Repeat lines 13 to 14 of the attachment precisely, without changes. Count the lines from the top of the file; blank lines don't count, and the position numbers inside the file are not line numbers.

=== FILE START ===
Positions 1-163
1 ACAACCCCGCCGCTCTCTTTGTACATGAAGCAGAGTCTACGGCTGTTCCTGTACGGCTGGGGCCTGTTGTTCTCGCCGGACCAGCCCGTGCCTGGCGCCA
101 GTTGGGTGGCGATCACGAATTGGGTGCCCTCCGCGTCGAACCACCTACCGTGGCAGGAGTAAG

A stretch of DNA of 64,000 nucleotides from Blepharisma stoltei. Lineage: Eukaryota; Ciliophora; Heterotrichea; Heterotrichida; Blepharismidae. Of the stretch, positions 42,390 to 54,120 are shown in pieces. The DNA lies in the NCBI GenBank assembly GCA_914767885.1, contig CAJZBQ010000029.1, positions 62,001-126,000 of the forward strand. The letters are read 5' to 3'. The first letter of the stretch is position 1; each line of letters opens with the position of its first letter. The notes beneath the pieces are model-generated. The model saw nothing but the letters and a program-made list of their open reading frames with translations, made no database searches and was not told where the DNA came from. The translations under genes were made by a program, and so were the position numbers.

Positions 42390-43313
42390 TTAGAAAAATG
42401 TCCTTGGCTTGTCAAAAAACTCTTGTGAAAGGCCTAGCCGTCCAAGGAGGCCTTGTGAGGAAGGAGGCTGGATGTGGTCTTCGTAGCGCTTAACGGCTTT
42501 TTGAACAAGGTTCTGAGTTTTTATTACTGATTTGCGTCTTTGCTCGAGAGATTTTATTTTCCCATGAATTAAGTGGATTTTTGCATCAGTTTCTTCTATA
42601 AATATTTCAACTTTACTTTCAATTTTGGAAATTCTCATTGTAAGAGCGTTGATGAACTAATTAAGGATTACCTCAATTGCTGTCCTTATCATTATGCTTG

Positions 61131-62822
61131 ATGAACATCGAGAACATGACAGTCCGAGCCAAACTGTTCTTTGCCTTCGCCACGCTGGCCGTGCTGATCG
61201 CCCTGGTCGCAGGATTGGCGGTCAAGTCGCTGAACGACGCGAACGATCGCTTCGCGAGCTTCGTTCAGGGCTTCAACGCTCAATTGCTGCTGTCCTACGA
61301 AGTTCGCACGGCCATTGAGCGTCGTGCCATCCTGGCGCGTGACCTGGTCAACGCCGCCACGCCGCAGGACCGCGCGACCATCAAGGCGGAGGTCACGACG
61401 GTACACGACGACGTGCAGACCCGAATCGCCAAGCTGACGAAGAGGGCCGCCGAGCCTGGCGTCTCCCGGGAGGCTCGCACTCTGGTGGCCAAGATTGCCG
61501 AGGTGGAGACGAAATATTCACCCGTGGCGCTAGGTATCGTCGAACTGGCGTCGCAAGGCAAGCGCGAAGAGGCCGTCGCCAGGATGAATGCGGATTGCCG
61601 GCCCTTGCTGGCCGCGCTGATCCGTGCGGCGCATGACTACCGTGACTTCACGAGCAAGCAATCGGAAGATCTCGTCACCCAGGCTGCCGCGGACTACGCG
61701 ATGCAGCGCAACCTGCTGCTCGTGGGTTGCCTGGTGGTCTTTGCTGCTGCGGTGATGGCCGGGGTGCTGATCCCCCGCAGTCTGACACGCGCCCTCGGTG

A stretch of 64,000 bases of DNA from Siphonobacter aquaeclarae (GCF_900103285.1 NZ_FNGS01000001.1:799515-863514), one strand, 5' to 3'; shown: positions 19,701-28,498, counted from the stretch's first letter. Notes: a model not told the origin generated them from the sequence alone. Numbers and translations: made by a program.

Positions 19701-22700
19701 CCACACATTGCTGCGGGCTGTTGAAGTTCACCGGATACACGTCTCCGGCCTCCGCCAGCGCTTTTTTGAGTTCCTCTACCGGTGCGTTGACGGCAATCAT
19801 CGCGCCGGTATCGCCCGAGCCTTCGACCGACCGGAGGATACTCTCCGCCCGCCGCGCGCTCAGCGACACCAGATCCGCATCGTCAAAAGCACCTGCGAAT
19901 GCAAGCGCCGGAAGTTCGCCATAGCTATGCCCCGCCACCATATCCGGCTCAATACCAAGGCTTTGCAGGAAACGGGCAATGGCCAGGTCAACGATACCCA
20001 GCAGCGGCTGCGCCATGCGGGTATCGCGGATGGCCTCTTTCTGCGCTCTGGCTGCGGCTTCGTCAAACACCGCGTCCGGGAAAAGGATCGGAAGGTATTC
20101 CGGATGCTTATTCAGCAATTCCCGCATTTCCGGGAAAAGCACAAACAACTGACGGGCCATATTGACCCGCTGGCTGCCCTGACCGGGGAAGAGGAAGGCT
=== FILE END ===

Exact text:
61301 AGTTCGCACGGCCATTGAGCGTCGTGCCATCCTGGCGCGTGACCTGGTCAACGCCGCCACGCCGCAGGACCGCGCGACCATCAAGGCGGAGGTCACGACG
61401 GTACACGACGACGTGCAGACCCGAATCGCCAAGCTGACGAAGAGGGCCGCCGAGCCTGGCGTCTCCCGGGAGGCTCGCACTCTGGTGGCCAAGATTGCCG